• 18-Oct-1930 - Transferred to Philadelphia after Pittsburgh franchise relocated
• Unknown - Last Quaker game - Feb.14, 1931 - no further pro hockey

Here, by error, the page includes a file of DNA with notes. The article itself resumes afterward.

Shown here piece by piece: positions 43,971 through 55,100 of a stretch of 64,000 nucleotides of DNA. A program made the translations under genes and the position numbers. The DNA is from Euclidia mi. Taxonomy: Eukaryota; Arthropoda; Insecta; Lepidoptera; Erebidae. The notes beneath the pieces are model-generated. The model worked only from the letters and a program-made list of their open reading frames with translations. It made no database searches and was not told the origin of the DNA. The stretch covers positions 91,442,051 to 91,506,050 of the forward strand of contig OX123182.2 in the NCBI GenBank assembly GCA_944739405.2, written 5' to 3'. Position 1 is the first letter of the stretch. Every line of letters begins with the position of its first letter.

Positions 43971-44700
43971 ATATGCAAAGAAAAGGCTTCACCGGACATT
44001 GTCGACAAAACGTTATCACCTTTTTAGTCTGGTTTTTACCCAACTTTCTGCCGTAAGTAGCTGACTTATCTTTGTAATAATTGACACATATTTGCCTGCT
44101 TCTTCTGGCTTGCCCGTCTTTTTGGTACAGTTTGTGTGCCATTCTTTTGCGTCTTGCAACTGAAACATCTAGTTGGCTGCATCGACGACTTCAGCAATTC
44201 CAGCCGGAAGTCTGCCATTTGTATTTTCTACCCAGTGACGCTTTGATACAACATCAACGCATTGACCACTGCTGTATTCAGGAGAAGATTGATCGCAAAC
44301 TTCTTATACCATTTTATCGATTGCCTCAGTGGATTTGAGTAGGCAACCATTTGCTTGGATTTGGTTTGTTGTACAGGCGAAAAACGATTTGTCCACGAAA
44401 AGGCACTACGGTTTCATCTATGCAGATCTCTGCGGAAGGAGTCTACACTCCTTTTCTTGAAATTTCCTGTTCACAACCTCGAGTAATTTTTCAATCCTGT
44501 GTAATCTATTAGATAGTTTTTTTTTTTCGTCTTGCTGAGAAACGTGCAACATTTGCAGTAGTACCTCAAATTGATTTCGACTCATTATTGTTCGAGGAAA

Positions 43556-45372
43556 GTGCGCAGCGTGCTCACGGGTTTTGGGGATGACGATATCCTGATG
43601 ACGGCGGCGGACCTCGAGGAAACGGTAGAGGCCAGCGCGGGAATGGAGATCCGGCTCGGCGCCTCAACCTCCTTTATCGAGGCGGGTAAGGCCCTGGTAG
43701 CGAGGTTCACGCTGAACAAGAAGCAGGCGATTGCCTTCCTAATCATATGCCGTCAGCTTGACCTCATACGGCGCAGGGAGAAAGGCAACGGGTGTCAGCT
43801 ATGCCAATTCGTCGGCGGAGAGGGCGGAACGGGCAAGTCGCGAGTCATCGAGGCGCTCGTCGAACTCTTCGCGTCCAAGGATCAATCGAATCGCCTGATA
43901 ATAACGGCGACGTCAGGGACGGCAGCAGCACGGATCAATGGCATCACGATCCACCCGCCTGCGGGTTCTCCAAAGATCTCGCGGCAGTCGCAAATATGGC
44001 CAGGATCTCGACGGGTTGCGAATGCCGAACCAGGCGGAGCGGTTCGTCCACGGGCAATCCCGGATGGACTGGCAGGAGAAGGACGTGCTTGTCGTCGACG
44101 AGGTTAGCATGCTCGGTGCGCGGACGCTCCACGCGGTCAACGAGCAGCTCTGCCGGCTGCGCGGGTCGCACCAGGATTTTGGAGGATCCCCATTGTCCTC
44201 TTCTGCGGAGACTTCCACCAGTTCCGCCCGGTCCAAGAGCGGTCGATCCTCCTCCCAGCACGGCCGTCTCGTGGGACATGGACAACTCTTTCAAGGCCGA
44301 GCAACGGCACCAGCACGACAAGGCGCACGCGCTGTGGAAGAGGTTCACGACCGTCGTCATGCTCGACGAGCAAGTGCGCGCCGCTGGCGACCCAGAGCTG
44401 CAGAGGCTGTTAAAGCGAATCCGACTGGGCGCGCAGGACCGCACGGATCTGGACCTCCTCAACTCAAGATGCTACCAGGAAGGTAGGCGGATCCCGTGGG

Oldest man to play for the Quakers (was 35 the night they first played) ... Played in with the 1916-17 Pittsburgh Athletic Association, following service with the OHA-Sr. Midland Seniors and Port Colborne Seniors, as well as the St. Paul Saints ... Until the Pirates were formed, was a part of Pittsburgh’s USAHA teams (the Athletic Association, Stars, and Yellow Jackets) ... Playing time in Pittsburgh was augmented by stellar performances in Olympic competition ... In 1924, for the silver medal U.S. Olympic team in the first winter games in Chamonix, France, Drury got 22 goals and three assists in five games ... Stayed with the Pirates throughout their five years in Pittsburgh … In 1925, was described in by Lou E. Marsh of the Toronto Star as a “speed demon” who was “ready to mix it with anybody” … Pirates Drury and Ty Arbour, the Montreal Star noted in early 1927, were speedsters who “never fail to give hockey supporters a thrill or two” … Drury’s best year as a Pirate was 1927-28 (six goals and four assists) ... Offensive production for the 1929-30 Pirates: two goals and no assists ... When the Pirates moved to Philadelphia in 1930, Leonard Cohen of the New York Post included this comment while rating the Quakers: “Drury adds about the only bit of color to an otherwise drab outfit” … Cohen called Drury “one of the real iron men of the game” who was a “still-agile, aggressive, but rather aged center ice warrior” … In 24 games as a Quaker, Drury recorded two assists ... The cap on his head was his trademark … The Boston Herald noted after a Quaker road game in Boston that the crowd wanted Drury to remove his cap, but the bald Drury refused … Played his last game as a Quaker in mid February 1931, finishing his hockey career at age 36 … As far as is known, did not play in the NHL or in minors after 1930-31 ... One report says he had a hard time finding work and adjusting to life outside the world of hockey... Returned to Pittsburgh and became a steamfitter ... Died in Pittsburgh in 1965 and is buried there.